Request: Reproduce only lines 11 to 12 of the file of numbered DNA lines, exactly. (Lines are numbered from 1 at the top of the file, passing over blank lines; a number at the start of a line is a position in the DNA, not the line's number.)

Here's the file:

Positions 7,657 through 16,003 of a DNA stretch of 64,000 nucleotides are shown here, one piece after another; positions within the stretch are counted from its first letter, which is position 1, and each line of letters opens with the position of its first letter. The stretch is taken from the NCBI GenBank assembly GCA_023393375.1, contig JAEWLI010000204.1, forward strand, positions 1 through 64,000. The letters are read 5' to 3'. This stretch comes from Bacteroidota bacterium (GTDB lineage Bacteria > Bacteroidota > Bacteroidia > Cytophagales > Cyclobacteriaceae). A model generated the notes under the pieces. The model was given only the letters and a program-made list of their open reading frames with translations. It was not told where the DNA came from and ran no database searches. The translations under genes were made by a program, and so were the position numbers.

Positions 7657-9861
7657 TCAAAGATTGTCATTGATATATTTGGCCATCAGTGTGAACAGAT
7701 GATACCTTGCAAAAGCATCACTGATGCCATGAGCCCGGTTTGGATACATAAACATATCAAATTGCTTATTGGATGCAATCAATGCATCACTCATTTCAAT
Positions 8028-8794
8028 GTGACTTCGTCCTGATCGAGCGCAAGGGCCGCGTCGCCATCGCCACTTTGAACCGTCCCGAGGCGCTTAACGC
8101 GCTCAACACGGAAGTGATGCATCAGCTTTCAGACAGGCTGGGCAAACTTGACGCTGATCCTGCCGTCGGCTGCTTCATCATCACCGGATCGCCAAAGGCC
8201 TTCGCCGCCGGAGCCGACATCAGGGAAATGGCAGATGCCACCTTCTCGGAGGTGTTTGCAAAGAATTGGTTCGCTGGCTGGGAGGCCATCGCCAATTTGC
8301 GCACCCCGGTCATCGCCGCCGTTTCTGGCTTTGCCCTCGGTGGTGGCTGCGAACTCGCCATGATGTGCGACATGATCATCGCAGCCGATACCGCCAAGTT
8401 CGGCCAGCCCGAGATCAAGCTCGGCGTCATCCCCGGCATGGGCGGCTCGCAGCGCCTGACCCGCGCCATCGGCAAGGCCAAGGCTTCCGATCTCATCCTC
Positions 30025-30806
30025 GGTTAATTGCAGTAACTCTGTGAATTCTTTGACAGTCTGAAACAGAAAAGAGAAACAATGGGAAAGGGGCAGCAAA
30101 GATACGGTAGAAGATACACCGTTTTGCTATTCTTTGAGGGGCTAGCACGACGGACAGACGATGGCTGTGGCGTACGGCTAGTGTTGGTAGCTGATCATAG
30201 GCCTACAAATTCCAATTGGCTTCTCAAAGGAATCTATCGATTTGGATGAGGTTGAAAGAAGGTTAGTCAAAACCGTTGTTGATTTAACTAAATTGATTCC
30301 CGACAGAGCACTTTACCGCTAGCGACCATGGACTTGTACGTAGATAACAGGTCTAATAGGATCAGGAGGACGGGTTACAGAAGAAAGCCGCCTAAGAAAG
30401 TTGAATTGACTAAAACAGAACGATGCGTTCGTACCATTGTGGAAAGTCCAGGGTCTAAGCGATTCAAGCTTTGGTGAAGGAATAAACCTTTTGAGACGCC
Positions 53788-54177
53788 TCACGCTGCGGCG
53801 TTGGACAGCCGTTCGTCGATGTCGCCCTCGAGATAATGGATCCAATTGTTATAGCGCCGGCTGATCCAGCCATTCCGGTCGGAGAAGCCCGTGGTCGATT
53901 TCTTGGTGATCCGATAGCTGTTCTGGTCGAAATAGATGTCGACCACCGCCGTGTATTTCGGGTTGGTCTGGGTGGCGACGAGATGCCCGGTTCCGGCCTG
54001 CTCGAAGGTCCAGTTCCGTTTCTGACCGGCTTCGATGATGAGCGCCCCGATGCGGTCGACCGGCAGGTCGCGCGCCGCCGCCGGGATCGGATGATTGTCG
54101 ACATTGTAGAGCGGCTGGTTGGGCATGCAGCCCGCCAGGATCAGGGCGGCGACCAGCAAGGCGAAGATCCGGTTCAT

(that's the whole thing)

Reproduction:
Positions 30025-30806
30025 GGTTAATTGCAGTAACTCTGTGAATTCTTTGACAGTCTGAAACAGAAAAGAGAAACAATGGGAAAGGGGCAGCAAA